A Turlock consulting business came under fire at a special Oakdale City Council meeting on Monday. The Limited Liability Company is registered in the name of three top City of Oakdale employees and one former Oakdale city manager. Oakdale City Council members held an open forum, followed by a closed session, to discuss the business.
Following closed session, the unanimous decision was made to hire the legal firm of Meyers Nave at a capped cost of no more than $15,000 to investigate whether the consulting firm VHHW, LLC poses ethical questions or a conflict of interest.
The consulting investigative firm, VHHW LLC, which was filed with the California Secretary of State in June, has an active website and phone as well as a storefront located in Turlock on Geer Road. The initials in the masthead stand for Vizina (the maiden name of City of Oakdale human resources analyst, Michelle McKinsey); Hallam (former Oakdale city manager, Steve Hallam); Hallinan (the current legal counsel for the City of Oakdale, Tom Hallinan); and West (the current City of Oakdale police chief, Marty West).
The discovery, made two minutes prior to a Sept. 6 Oakdale City Council meeting, created ripples of concern for several city employees and labor groups who felt confidentiality barriers had been compromised, creating a potential leak of sensitive information.
Mayor Pat Paul, council member Jason Howard and interim city manager Greg Wellman responded swiftly to the discovery by issuing a statement acknowledging the discovery and scheduling the special meeting to hear all sides of the issue.
Councilman Howard called the actions of those involved, “blatantly wrong” and an abuse of a loophole within the City of Oakdale Merit System Rules and Regulations. Section 1303 of the Merit System Rules states that any regular employee who wants to engage in outside employment should first obtain non-city conflict job approval from his department head.
Wellman confirmed that he was the immediate supervisor of both McKinsey and West, and that neither had notified him of their outside business. He said that City Attorney Hallinan reports directly to the city council, and was not obligated to notify the city manager of non-city business or consulting deals. Wellman did not know whether notification was required under West’s or McKinsey’s job contracts.
“But common sense dictates that the immediate supervisor should at least be given a heads up, and that was not done,” Wellman said.
West denied any wrongdoing, stating currently, his participation with VHHW Investigations, LLC was minimal, though he was interested in working on a part-time, limited basis following his retirement in March 2012.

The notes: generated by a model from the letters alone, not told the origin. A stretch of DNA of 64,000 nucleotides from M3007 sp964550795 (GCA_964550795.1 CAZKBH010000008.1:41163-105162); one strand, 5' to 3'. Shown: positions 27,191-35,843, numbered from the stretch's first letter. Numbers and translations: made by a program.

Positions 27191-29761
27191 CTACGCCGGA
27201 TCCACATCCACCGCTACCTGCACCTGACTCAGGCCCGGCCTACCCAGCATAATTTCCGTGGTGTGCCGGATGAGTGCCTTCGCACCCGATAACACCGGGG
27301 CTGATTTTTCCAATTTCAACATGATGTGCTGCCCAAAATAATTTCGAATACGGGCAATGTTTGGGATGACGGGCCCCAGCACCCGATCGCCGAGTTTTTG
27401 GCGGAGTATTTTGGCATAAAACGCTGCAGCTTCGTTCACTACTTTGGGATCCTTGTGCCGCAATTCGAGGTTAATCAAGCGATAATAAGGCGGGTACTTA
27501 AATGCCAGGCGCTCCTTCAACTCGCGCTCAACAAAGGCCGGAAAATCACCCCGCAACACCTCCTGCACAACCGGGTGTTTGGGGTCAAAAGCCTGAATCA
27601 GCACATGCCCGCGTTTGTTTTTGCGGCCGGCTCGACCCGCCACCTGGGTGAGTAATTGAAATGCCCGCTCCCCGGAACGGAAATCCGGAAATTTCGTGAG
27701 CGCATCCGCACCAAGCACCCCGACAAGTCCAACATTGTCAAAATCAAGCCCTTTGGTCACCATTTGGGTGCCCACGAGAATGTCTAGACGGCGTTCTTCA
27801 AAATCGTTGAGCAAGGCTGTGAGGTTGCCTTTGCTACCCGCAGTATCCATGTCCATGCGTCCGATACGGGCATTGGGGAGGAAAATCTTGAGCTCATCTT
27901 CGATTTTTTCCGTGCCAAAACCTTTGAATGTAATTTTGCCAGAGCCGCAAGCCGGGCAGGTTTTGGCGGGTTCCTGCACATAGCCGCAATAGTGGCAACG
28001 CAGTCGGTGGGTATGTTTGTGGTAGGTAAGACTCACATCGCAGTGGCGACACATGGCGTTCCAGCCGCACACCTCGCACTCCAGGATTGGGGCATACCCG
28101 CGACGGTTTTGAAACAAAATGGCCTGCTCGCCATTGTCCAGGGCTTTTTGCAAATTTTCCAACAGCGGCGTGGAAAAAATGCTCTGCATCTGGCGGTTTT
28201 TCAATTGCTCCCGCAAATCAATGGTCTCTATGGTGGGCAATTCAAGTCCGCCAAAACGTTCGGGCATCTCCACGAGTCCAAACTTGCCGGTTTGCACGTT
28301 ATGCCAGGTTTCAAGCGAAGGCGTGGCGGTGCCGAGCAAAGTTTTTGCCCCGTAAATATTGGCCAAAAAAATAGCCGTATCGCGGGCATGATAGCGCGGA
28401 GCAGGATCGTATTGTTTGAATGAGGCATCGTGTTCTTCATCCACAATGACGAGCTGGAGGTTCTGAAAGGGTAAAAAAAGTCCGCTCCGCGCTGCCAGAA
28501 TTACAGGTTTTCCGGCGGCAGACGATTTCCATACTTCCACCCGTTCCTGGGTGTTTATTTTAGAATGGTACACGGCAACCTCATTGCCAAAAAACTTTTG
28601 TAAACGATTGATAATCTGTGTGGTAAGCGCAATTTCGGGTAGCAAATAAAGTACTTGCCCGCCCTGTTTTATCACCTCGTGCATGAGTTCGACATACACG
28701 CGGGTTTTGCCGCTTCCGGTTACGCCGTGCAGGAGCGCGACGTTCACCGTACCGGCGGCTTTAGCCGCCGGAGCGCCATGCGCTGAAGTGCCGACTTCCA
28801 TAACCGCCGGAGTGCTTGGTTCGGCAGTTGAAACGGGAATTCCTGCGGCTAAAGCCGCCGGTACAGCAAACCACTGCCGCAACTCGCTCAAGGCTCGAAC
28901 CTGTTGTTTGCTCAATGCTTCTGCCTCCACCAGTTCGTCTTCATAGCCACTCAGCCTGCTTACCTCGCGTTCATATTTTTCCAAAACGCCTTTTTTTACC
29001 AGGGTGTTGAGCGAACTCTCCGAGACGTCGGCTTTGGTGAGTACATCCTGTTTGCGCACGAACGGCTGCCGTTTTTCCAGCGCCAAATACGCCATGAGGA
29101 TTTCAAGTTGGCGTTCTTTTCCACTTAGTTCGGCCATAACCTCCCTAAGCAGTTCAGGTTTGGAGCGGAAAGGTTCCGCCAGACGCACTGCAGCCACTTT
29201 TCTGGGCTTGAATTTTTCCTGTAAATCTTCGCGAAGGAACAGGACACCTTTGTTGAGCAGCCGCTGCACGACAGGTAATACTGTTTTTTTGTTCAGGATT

“It’s incredibly troubling,” councilmember Howard said, adding that when he first heard of the business, “Initially, I thought it was a satire. I didn’t think it was real. Honestly, I was flabbergasted.”
Howard said the domain name for VHHW LLC was registered one month before Hallam’s employment was terminated with the City of Oakdale, which also raises troubling questions.
“That’s evidence of intent before Steve was terminated … that’s a whole other ball of wax,” Howard said. “My list of questions for legal counsel is getting longer and longer. If an employee goes to the city manager with a grievance, how can they be assured that their information won’t be shared with their supervisor?”
Public Works employee Chris Robinette echoed these concerns saying, “It’s about trust. It brings everything into question. Our employees put their trust in the personnel and now that trust barrier is broken.”
Councilwoman Kathy Morgan made her position clear on Friday, saying, she didn’t believe there’d been any impropriety on the part of the principles involved with VHHW, LLC and she maintained that position at the Monday meeting.
“Nobody’s done anything wrong — it’s just the perception. I don’t want to start a witch hunt. There’s been no impropriety. I understand the unions are looking at this differently, but what’s wrong with starting a business? I tend to look out for the best in people. Don’t ruin this before it even gets off the ground. It’s an honest, legitimate business. I think we should move on.”
At present, council has not taken any action to place any of the three current city employees involved with VHHW, LLC on administrative leave.
Hallinan, whose family has more than four decades of service with the City of Oakdale, was visibly shaken at the Monday meeting and surprised by the furor created by the discovery of his business venture with Hallam, West, and Vizina, saying it was a phony, phantom issue.
“Spending a dime on this investigation would be a waste of city resources…This wouldn’t have been handled like this in the Oakdale I grew up in,” Hallinan said. “I don’t have much more to say than that.”